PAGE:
When we talk about visual analytics, we are looking for a similar experience for a business user using analytics. A user should have an intuitive user interface (UI) which provides them with information relevant to their role and includes a user experience which allows them to do root-cause analysis, issue resolution and define what actions to take, without having to open up different systems and screens to take steps based on their analysis. Visual Analytics is a methodology and process that focuses on using user-centric design principles, to create a guided application for a specific business problem, instead of creating a report based on a list of requirements.

Use-case driven assessments focus on creating a solution which integrates with an existing workflow to aid the user, instead of providing them with a report, based on requirements they have passed to a technical team, in the hope that the information they have requested will be useful.

Visual Analytics

In 2013, I rebranded our group from "Advanced Viz" to "Visual Analytics" in order to create conversation around what I hoped Visual Analytics could become and not just focus on data visualisation. A year later, Qlik and Tableau also adopted visual analytics as a term to describe their tools. I remember seeing the new branding at the Gartner Analytics event in London in 2014 and was pleased that the new technology companies were moving away from being associated with BI or calling themselves "next gen BI".

Working with Qlik and Tableau, I developed a practice of young talented people, who had the skills to convert a business problem into a guided application. This meant having to rip up the old BI job descriptions and create a new role which demanded:

  • Business Analysis experience
  • Design Skills
  • Industry knowledge
  • Advanced Analytics
  • User Experience
  • Agile delivery
Finding people with the above skills just wasn't possible, so an academy and curriculum was required to create visual analytics consultants.

What about all the deep technical data skills? Data modelling and data integration skills are still very important; however, using tools like Qlik Sense, Looker, Tableau, etc has meant that there is less reliance on requiring a vast enterprise data warehouse in order to develop something for the organisation which is able to add value in days or weeks. There is definitely still a requirement for BI skills; however, combining a large data project with visual analytics will provide your organisation with value and insight very early in the delivery cycle. The BI and Data warehouse skills will provide you with the foundation to scale the visual analytics apps across your entire organisation and customer base.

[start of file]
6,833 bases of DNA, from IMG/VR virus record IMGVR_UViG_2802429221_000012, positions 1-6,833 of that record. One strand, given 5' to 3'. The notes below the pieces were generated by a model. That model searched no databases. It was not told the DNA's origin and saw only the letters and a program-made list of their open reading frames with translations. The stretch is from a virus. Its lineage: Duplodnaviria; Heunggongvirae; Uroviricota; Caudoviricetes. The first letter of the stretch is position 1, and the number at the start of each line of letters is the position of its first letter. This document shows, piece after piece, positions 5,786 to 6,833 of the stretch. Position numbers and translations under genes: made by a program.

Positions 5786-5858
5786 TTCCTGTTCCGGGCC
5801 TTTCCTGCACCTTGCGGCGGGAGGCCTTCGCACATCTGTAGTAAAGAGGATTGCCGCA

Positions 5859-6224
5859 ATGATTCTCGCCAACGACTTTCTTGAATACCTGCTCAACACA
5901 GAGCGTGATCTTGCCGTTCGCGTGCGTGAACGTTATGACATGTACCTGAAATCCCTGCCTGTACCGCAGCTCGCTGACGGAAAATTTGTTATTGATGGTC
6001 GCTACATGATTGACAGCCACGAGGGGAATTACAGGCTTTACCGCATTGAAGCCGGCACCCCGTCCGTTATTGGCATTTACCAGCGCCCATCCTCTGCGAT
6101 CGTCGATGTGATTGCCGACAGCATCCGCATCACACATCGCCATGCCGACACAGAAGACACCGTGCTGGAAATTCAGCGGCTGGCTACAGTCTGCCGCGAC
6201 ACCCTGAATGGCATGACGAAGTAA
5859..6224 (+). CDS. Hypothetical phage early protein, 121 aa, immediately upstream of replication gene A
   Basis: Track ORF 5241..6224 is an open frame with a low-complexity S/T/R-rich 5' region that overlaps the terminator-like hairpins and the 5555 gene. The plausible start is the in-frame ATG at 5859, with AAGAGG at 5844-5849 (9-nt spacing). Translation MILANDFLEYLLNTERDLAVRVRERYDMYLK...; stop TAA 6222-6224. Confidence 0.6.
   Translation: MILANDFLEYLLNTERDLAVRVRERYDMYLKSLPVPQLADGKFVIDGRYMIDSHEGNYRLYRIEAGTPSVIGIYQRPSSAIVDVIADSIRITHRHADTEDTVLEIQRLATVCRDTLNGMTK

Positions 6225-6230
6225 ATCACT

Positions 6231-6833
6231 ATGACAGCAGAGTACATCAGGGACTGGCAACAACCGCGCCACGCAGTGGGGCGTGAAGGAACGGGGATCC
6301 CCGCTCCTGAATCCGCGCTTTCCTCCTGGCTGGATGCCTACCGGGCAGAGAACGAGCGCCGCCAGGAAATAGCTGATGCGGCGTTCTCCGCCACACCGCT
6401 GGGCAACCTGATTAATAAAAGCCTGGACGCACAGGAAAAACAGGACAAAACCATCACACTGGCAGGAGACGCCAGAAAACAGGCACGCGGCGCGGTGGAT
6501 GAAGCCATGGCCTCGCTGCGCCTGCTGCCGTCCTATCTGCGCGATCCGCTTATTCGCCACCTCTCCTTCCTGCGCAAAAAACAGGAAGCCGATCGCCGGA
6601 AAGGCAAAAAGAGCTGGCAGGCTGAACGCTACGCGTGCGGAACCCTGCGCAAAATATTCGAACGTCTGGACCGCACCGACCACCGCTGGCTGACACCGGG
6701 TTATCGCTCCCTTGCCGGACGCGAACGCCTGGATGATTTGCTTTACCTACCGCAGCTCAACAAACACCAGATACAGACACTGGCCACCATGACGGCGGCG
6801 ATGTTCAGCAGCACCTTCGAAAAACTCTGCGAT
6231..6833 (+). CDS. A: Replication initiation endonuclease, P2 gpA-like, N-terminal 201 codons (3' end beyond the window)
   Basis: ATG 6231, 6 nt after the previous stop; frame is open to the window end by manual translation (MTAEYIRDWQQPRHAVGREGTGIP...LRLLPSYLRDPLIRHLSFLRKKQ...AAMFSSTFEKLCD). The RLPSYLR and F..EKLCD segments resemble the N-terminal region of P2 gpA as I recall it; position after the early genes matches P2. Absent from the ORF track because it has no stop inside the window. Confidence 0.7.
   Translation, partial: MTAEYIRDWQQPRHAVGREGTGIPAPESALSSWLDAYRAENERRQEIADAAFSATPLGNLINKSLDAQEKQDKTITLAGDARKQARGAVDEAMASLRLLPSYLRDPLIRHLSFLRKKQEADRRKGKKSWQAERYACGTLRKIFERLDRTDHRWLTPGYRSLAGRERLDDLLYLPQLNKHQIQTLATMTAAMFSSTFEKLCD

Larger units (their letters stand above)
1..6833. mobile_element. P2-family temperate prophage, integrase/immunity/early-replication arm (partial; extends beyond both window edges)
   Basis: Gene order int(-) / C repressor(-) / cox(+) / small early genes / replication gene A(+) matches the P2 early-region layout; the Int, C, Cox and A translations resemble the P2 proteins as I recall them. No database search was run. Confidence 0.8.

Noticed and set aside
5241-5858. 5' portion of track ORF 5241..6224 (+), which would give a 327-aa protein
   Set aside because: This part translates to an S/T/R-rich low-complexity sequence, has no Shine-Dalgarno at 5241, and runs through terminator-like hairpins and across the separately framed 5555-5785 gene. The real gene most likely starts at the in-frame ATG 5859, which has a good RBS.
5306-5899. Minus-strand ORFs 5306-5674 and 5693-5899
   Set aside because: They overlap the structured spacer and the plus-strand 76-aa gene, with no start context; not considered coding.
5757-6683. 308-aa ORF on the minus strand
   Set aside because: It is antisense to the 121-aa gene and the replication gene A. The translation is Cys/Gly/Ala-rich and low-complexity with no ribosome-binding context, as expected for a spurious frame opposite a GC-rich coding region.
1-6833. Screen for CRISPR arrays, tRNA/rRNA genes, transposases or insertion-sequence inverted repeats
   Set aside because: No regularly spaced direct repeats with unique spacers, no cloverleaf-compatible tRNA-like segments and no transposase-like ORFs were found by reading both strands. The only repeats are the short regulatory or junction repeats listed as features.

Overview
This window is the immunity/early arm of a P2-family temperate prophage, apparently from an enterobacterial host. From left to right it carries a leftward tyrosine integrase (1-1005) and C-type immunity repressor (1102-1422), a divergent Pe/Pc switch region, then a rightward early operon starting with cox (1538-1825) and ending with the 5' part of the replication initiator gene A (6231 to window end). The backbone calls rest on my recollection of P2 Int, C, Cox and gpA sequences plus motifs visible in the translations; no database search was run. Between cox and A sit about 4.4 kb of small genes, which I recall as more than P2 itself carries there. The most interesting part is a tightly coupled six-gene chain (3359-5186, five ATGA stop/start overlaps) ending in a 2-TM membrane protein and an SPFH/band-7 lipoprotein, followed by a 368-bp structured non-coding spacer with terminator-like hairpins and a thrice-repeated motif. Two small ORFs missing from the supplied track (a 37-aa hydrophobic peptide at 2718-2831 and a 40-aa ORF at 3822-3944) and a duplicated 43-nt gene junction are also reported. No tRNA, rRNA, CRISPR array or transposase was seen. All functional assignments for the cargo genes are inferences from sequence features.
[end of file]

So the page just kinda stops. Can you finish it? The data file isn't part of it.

To Summarise

"Visual Analytics" focuses on creating a capability that either enables business users to create applications to be used every day in their role (self-service) or create a guided app, by a specialised team of visual analytics experts, which is provided to a group of business users. VA is a capability which creates applications with an intuitive UI and sensible UX that includes intelligence such as:

  • "What if" analysis
  • Forecasting
  • Issue resolution
  • Root-cause analysis
  • Next best action
VA is reliant on data visualisation but it goes beyond the visuals in order to create an end to end experience that focuses on value for the user.

To see examples of visual analytics applications, please check out some of our public demos here.

In a future article we will be discussing the different type of visual analytics platforms. This will focus on creating guided apps for the business versus providing a platform and architecture for self-service visual analytics.


Posted by hdporn on 2018-06-15

nice work